Kasich: I have ‘deep concerns’ about Senate health plan

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Ohio Gov. John Kasich (R) is expressing “deep concerns” about the Senate GOP’s healthcare plan, as governors across the country grapple with potential changes to ObamaCare’s expansion of Medicaid.

“I have deep concerns with the details of the U.S. Senate’s plan to fix America’s health care system and the resources needed to help our most vulnerable, including those who are dealing with drug addiction, mental illness, and chronic health problems and have no where else to turn,” Kasich said in a statement.

Governors of states such as Ohio that have benefitted from ObamaCare’s Medicaid expansion have voiced concerns about GOP healthcare reform efforts.

ObamaCare’s Medicaid expansion covers about 11 million people in 31 states. The Senate GOP bill unveiled Thursday would phase out the expansion over four years, ending in 2024.

Kasich’s comments came a week after he joined Democratic governors in a letter urging a bipartisan approach to healthcare reform.

Other governors included Pennsylvania Gov. Tom Wolf (D), Montana Gov. Steve Bullock (D), Nevada Gov. Brian Sandoval (R), Colorado Gov. John Hickenlooper (D), Massachusetts Gov. Charlie Baker (R) and Louisiana Gov. John Bel Edwards (D).

“While we certainly agree that reforms need to be made to our nation’s health care system, as Governors from both sides of the political aisle, we feel that true and lasting reforms are best approached by finding common ground in a bipartisan fashion,” the governors said in a letter to members of both parties in the Senate.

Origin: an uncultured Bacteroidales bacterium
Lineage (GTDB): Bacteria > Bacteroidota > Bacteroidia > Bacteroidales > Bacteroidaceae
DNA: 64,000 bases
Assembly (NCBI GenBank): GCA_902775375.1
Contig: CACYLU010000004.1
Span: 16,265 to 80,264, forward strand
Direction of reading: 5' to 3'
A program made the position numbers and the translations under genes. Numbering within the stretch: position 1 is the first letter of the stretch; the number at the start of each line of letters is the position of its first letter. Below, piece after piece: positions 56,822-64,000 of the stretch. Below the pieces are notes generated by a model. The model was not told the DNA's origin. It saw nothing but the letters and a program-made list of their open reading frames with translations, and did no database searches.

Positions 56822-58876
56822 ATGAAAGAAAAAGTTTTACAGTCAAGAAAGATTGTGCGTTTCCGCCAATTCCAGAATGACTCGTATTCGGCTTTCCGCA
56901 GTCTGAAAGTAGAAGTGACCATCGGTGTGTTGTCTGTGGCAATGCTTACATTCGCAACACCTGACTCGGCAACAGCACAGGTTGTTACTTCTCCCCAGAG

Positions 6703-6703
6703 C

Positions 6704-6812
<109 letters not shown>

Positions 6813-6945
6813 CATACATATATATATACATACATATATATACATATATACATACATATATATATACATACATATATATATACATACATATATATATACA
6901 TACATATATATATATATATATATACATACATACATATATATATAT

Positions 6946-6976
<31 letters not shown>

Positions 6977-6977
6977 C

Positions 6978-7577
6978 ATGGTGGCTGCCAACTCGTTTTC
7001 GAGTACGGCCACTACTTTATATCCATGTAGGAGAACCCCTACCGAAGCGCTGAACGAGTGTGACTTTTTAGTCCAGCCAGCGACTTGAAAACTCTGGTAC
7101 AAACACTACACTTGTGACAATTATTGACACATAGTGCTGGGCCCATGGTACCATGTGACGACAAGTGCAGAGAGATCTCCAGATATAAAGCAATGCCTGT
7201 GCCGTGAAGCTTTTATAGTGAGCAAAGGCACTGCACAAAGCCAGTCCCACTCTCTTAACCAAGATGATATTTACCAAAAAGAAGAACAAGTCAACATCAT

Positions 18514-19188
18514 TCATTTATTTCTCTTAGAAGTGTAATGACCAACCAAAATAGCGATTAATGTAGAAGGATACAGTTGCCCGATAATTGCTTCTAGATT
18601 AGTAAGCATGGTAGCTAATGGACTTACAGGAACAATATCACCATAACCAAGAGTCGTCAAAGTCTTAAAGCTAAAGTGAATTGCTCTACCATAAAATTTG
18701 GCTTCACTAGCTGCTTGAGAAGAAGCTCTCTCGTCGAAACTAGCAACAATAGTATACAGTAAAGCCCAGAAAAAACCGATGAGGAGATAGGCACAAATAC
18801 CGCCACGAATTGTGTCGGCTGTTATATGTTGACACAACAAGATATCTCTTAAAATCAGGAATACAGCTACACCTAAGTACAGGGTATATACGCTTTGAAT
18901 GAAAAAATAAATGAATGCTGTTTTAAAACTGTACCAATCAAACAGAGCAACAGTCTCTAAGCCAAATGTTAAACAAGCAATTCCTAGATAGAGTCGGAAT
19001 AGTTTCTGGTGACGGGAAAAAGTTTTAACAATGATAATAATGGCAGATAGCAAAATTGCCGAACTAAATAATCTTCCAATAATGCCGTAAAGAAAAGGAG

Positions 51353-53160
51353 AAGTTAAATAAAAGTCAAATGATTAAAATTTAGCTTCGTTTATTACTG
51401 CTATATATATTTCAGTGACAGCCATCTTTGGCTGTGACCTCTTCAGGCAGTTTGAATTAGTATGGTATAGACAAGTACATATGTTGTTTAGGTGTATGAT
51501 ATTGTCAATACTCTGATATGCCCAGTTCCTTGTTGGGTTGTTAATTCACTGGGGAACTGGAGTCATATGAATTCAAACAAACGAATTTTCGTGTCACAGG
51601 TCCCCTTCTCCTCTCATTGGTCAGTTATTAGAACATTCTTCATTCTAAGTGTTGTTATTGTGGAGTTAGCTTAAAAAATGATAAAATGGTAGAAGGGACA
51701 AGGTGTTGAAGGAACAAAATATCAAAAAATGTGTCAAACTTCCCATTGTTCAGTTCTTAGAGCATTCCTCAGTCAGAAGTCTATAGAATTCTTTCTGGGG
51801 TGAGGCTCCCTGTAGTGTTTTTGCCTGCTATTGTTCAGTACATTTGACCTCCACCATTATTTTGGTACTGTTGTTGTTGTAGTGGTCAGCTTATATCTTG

“I joined GOP & Dem. governors in opposing Medicaid cuts, but we have been shut out of the process & unable to give our residents a voice,” Wolf tweeted Thursday as Senate Republicans released a draft of their healthcare legislation.

“Not a single hearing is scheduled on this bill before the Senate votes,” Edwards said in a statement, calling for Senate leaders to offer “a more open, inclusive and bipartisan approach to health care reform.”

Bullock called the Senate healthcare draft “exactly what’s wrong with Washington, DC.”

“The Senate’s health care bill, like the House bill, will take Colorado backward. It makes even deeper cuts to health care for the most vulnerable and shifts the costs onto hard working middle class Coloradans,” Hickenlooper said statement.

The Hill has reached out to Baker and Sandoval for comment.

Sen. Dean Heller (R-Nev.) said he plans to discuss the bill with his state’s governor before making a decision. 

“I will read it, share it with Governor Sandoval, and continue to listen to Nevadans to determine the bill’s impact on our state. I will also post it to my website so that any Nevadans who wish to review it can do so. As I have consistently stated, if the bill is good for Nevada, I’ll vote for it and if it’s not – I won’t,” Heller said in a statement.

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